It’s prehistoric in the sense that is is out of date, at this point its a debate about the semantics of meaning. You can’t reasonably argue it is the present or the future, it’s no longer the primary form of exchange, it’s out of date. You’re completely misrepresenting my point.
If you look at the volatility of gold VS bitcoin over the last year it’s less volatile than I suspect you imagine. There are a number of currencies which are more volatile in that same period.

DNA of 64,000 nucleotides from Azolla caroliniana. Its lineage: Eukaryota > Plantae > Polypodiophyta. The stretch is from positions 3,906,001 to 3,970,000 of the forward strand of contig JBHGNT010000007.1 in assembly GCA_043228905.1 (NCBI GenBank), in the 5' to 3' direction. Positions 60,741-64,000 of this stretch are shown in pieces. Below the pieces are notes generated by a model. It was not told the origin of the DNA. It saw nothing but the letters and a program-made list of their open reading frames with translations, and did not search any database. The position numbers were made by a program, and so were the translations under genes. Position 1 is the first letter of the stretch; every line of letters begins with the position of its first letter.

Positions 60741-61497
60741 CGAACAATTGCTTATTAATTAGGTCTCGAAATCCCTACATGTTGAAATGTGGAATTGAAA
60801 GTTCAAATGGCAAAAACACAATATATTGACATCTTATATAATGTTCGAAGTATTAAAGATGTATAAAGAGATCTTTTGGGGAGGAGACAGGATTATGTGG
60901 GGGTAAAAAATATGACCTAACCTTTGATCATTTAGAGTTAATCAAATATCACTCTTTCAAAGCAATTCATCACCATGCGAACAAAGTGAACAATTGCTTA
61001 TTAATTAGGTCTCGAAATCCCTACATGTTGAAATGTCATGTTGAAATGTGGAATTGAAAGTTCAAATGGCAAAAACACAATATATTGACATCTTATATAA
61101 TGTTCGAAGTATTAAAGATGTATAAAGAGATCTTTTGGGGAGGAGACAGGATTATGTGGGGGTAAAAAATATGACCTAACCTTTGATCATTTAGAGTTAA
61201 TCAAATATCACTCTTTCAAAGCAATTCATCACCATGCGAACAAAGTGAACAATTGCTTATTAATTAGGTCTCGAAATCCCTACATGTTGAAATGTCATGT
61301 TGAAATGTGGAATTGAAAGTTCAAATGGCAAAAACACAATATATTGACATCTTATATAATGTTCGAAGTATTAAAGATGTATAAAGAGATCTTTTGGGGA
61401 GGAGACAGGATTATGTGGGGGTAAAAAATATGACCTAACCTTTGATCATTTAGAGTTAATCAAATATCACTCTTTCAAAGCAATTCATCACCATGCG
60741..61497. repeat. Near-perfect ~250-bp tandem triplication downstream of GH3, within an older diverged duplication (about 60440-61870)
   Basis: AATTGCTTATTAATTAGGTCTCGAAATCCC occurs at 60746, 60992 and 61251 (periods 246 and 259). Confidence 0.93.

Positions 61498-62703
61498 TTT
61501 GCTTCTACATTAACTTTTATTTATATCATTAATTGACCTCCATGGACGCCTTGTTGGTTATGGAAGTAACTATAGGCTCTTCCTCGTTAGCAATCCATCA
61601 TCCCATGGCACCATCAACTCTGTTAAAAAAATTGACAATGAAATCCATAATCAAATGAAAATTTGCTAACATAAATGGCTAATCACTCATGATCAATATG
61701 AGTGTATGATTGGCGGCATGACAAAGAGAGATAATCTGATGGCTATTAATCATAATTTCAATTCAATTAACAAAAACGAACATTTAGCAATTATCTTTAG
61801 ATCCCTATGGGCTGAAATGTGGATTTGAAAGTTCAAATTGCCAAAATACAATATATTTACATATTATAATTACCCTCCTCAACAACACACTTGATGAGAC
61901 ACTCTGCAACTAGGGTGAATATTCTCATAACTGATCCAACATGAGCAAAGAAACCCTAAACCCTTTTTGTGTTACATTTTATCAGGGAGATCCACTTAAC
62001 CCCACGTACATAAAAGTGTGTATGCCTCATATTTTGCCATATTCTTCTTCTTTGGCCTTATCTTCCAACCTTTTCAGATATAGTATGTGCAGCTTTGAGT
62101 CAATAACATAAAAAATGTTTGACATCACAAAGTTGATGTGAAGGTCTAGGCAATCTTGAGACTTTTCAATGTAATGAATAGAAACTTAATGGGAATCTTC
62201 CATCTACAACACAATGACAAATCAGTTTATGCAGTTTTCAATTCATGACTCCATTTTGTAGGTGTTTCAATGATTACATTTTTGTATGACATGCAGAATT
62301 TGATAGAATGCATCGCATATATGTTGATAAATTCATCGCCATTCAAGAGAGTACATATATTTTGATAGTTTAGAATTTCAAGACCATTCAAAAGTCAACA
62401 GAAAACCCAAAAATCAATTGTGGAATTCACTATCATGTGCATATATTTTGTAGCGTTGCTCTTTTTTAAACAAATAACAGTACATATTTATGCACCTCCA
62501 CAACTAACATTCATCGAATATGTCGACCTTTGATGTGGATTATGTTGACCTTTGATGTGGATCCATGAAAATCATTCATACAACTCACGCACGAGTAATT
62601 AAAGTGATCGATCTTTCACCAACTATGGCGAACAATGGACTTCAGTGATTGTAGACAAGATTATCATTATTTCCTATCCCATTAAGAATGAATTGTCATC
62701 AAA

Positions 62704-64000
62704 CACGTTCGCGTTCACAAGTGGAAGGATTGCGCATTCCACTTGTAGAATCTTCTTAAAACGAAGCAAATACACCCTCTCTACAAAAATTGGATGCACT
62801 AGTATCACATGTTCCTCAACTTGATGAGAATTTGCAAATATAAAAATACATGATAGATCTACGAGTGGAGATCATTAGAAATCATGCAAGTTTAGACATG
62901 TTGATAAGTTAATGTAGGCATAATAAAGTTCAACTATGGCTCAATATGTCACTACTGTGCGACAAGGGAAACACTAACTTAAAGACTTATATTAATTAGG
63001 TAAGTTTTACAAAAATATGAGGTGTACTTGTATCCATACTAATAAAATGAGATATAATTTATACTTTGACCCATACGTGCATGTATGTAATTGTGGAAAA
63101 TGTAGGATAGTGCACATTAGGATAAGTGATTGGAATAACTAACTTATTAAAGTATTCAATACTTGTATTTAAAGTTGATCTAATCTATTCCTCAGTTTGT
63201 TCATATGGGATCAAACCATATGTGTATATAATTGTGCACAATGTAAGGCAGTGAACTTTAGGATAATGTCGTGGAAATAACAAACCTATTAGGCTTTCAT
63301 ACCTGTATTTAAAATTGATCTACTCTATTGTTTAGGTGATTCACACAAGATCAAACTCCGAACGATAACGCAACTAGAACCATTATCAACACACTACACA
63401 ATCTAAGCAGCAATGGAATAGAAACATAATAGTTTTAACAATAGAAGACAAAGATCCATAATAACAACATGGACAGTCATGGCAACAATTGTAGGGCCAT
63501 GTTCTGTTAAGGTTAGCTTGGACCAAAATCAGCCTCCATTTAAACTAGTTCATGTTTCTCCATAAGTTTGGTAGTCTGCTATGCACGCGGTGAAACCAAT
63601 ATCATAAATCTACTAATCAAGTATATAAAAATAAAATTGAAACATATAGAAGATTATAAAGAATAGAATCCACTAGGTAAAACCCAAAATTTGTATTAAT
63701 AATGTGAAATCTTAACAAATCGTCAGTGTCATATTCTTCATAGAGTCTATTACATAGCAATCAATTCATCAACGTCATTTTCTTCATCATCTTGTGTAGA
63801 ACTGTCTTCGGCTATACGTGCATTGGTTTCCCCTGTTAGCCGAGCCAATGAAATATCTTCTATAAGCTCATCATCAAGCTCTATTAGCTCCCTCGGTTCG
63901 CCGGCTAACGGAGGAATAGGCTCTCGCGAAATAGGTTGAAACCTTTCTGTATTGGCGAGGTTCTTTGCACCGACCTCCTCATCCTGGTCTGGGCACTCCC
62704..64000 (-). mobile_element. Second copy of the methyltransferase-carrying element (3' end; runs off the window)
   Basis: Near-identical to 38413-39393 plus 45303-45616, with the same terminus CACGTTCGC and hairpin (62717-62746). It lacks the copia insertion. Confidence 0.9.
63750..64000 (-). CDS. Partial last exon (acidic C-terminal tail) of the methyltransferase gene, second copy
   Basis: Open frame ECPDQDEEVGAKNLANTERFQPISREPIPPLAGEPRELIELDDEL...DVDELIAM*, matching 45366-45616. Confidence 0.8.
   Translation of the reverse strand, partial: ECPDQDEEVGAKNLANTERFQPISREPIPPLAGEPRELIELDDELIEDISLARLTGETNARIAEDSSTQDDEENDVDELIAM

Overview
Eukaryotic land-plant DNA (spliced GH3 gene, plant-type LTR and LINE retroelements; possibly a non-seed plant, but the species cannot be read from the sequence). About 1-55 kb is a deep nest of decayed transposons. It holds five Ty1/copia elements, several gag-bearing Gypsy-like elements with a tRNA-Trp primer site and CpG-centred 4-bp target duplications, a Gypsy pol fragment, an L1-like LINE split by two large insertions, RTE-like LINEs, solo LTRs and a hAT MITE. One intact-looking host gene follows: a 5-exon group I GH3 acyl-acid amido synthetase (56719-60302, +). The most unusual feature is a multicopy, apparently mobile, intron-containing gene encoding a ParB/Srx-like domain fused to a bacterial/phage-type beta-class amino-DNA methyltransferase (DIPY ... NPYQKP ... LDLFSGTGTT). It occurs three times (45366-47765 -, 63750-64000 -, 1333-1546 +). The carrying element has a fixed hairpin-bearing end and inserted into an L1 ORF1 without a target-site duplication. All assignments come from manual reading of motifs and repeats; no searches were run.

But the saving in your bank are not worth the same amount as when you deposited them. Inflation means £1 today is worth more than £1 tomorrow. That is the problem with inflationary currency. Quantitative easing makes that even more problematic, where governments literally printed money, devalued the £1 in your bank and increased taxes.
Huge losses are a product of recency bias. £1 of Bitcoin deposited in 2009 after the financial collapse would look great against the £1 you put in your bank on the same day…